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CPASA sets new campaign against underage drinking

PRINCETON — The Community Partners Against Substance Abuse coalition (CPASA) has started a “Draw the Line” campaign to encourage parents and other adults to say no to underage drinking.

CPASA coordinator Dawn Conerton said the purpose of the campaign is to remind parents and adults to do their part in preventing underage drinking by talking to teens about the dangers of alcohol, by not providing alcohol to minors and by supervising teen parties.

To promote its campaign, CPASA has posted a “Draw the Line” pledge for parents and other adults to sign at

“The good news is that the majority of parents do not provide alcohol to their children,” Conerton said. “But unfortunately there are local parents who supply alcohol for teen parties. Some parents think that ‘supervised’ drinking is ‘safe’ drinking, but the reality is that there is no safe way for underage youth to drink, especially in light of the recent brain research on alcohol and the teen brain.”

According to the 2012 Illinois Youth Survey taken in Bureau and Putnam counties, results showed that 40 percent of the eighth graders who drink in Bureau and Putnam counties indicated their parents had provided them with alcohol with permission, as well as 40 percent of the 10th graders and 38 percent of the 12th graders.

Conerton said studies have shown the teen years are one of the worst possible times to use alcohol because the brain is still actively developing, and won’t finish until the mid-20s. Drinking alcohol during the teen years can damage short- and long-term brain growth and that damage can be permanent, she said.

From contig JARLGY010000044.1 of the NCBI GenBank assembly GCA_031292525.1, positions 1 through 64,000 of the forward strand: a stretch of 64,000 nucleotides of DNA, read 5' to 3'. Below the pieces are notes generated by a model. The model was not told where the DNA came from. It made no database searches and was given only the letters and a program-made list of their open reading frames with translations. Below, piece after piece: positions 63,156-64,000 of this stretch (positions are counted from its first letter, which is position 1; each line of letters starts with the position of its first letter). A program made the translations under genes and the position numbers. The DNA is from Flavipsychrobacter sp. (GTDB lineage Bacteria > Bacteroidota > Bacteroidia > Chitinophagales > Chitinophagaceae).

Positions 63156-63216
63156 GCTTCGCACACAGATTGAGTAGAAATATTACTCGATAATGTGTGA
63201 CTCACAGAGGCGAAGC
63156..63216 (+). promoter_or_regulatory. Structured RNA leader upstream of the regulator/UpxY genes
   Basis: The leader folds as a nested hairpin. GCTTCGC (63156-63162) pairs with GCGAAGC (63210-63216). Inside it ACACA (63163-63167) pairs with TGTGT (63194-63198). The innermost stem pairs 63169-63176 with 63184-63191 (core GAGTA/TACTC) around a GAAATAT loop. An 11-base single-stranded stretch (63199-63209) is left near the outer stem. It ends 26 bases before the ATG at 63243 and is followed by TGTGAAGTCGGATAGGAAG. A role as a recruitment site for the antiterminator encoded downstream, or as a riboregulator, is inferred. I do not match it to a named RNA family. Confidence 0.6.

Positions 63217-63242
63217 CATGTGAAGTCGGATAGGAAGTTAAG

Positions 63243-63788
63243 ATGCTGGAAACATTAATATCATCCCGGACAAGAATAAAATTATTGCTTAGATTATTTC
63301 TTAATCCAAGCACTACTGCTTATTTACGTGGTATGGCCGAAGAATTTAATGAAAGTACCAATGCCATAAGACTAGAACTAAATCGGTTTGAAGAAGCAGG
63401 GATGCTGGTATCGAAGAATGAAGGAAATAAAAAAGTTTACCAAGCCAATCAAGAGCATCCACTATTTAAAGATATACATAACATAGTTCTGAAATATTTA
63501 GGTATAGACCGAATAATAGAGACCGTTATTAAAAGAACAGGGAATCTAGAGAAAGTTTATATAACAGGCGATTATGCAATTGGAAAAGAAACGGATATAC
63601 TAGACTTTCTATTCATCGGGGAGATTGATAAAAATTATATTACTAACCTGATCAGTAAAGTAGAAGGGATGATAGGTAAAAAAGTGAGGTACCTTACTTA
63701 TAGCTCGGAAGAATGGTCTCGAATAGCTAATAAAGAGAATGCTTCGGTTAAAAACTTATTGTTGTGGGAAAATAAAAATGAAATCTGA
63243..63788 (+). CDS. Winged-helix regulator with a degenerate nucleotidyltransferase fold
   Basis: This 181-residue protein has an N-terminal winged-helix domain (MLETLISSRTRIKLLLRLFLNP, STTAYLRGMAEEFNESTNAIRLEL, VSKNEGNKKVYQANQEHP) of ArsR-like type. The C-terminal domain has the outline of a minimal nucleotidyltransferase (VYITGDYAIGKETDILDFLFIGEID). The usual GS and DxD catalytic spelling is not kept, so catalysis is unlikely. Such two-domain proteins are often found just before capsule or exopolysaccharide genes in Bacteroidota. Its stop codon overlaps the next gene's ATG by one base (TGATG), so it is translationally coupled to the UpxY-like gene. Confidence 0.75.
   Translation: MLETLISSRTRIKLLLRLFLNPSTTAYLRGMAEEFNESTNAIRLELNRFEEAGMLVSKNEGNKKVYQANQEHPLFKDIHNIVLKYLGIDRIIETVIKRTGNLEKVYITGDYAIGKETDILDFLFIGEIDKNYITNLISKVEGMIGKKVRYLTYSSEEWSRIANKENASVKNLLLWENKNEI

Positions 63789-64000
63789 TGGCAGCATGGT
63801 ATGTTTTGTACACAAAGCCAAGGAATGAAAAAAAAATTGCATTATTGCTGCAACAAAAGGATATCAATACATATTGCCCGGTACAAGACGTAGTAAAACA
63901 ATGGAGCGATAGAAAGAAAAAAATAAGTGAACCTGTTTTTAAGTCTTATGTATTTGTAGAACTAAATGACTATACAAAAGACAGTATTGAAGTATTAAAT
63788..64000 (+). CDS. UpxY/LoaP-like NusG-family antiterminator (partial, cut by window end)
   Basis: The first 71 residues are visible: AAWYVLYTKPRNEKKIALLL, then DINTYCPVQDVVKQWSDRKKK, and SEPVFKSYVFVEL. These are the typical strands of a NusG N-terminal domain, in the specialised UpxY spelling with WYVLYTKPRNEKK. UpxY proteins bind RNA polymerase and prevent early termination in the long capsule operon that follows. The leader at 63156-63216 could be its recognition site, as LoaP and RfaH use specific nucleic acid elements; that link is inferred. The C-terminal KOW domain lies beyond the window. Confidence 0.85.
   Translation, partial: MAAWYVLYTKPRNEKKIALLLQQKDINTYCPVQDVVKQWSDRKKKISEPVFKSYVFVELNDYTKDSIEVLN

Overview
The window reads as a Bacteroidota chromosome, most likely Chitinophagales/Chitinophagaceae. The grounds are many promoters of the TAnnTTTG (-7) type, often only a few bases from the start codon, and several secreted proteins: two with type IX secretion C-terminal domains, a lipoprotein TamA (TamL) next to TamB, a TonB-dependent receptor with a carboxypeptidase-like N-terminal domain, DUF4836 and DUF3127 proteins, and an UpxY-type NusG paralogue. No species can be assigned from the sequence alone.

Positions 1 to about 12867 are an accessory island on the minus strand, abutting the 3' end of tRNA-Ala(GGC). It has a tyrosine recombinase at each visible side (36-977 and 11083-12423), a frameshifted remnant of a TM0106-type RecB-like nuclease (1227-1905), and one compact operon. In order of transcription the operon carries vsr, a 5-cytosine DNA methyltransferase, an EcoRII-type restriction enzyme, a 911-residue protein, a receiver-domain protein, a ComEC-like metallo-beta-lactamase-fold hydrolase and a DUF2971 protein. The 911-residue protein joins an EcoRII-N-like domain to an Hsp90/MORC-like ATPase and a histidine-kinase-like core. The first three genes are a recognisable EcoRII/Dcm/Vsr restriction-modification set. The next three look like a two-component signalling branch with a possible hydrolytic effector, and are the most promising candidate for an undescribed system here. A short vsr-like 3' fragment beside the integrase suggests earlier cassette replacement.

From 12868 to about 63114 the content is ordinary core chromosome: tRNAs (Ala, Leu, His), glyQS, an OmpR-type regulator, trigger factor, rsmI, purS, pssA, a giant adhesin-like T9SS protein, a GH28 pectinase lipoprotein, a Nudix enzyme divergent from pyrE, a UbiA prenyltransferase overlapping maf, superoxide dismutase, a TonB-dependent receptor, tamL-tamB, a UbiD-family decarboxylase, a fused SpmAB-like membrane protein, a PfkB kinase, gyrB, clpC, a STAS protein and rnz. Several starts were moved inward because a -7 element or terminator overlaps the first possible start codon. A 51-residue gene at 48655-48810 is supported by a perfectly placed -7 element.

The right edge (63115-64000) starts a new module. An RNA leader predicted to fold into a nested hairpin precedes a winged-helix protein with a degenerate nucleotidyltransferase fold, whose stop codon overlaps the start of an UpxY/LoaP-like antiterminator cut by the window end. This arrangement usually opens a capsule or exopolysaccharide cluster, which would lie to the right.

Studies show that teens who drink are also more likely to suffer blackouts, memory loss and potentially deadly alcohol poisoning from drinking, as well as cause damage to their ability to remember things in the future, Conerton said. Teen drinkers perform worse in school, are more likely to fall behind, and have an increased risk of social problems, depression, suicidal thoughts and violence, she said.

In addition to the on-line “Draw the Line” website pledge, CPASA is also putting up billboards in the area with a “I Will Be a Parent, Not a Bartender.” message. The coalition will also get its message into the community through radio and newspaper ads, a direct mail campaign and booths at the county fairs, she said.

CPASA’s goal is to do everything possible to help parents understand the health and safety implications of underage drinking and to educate them about their legal responsibility, Conerton said.

Effective Jan. 1, 2013, Illinois law now states that individuals can be arrested and face criminal charges for simply allowing or permitting individuals under the age of 21 to drink alcohol at their residence or on their property, even if the individual did not directly supply or provide the underage person with alcohol, Conerton said.

The bottom line is underage drinking is hazardous to the health and safety of teens and parents play a major role in their child’s decision to make healthy choices, Conerton said.

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